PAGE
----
Suppose we plan to develop a field by drilling up to N wells. Each well i (= 1 to N) will produce an uncertain quantity of reserves Xi. We assume that the Xi are identically distributed with common mean m and variance s2 This is often reasonable, as companies view the development of unconventional reservoirs as a statistical plays; some wells will be profitable and others will not. Lacking an ability to identify the wells that fall into each category, a package of wells is drilled with the hope that the average reserves m will exceed some minimum threshold t.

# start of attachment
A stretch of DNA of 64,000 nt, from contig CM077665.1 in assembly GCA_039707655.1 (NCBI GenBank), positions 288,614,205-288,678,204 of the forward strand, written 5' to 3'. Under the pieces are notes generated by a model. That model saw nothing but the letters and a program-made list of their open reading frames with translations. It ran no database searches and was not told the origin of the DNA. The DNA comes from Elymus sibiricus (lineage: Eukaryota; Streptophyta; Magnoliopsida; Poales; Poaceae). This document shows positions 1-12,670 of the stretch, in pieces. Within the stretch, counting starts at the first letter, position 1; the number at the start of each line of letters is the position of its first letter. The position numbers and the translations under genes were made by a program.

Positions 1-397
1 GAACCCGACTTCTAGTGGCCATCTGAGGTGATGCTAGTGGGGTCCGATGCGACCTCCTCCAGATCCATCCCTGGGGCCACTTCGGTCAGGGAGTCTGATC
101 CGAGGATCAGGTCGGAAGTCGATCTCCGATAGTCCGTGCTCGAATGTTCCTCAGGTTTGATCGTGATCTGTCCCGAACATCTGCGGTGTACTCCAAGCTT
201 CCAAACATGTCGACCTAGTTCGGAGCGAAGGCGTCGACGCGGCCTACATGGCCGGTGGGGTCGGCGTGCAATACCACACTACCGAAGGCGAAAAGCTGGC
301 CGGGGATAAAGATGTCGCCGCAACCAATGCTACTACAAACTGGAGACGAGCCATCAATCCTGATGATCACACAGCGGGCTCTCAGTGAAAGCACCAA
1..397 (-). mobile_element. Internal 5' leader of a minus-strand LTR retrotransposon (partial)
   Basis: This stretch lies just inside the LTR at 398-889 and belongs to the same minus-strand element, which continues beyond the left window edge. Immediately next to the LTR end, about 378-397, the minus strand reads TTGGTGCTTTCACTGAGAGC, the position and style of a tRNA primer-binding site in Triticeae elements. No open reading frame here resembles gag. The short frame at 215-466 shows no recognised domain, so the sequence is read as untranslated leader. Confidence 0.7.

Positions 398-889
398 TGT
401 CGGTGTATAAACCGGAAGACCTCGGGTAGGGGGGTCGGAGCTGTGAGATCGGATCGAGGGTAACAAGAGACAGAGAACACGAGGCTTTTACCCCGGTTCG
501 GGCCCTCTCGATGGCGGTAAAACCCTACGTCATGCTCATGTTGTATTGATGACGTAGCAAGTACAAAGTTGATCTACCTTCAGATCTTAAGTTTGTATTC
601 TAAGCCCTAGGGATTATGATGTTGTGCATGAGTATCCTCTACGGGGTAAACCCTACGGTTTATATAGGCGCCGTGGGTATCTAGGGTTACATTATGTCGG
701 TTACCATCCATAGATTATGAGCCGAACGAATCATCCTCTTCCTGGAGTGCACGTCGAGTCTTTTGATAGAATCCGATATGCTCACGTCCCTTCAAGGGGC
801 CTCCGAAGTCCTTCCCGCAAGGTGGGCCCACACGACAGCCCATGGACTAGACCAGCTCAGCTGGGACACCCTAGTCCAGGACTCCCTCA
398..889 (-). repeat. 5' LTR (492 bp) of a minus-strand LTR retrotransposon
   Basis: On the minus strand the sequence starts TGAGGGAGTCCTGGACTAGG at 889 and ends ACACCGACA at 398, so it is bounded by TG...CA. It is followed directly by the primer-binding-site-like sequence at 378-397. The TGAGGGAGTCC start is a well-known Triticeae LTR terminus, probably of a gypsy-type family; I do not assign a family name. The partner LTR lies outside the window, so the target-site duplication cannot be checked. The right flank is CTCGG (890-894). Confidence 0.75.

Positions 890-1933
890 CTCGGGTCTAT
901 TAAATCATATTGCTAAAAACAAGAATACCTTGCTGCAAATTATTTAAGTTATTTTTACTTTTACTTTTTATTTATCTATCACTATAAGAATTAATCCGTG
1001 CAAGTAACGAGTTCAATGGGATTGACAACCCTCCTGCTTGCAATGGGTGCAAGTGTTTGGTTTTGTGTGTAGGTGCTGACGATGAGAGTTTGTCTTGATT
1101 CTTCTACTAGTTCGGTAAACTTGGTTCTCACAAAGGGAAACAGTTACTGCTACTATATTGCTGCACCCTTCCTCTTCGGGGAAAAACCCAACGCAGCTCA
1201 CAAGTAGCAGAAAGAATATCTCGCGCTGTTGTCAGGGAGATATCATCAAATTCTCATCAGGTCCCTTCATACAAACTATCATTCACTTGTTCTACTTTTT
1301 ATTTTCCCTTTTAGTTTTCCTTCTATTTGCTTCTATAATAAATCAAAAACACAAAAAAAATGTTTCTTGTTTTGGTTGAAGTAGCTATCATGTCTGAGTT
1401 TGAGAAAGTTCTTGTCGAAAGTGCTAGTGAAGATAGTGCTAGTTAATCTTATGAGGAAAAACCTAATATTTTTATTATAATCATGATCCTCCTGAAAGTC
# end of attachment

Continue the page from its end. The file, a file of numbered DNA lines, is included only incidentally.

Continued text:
We further assume that given m and s2 are known, the wells are probabilistically independent. Therefore, we assume the wells are independent and identically distributed (iid). In practice, the iid assumption means that (1) we do not have any reason to believe one location is likely to be more profitable than any other and (2) the drilling results at one location do not change our beliefs about the potential profitability of another location, given that m and s2 are known. If either m or s2 are uncertain then prior drilling results at one or more locations will tell us something about the future prospects for the field.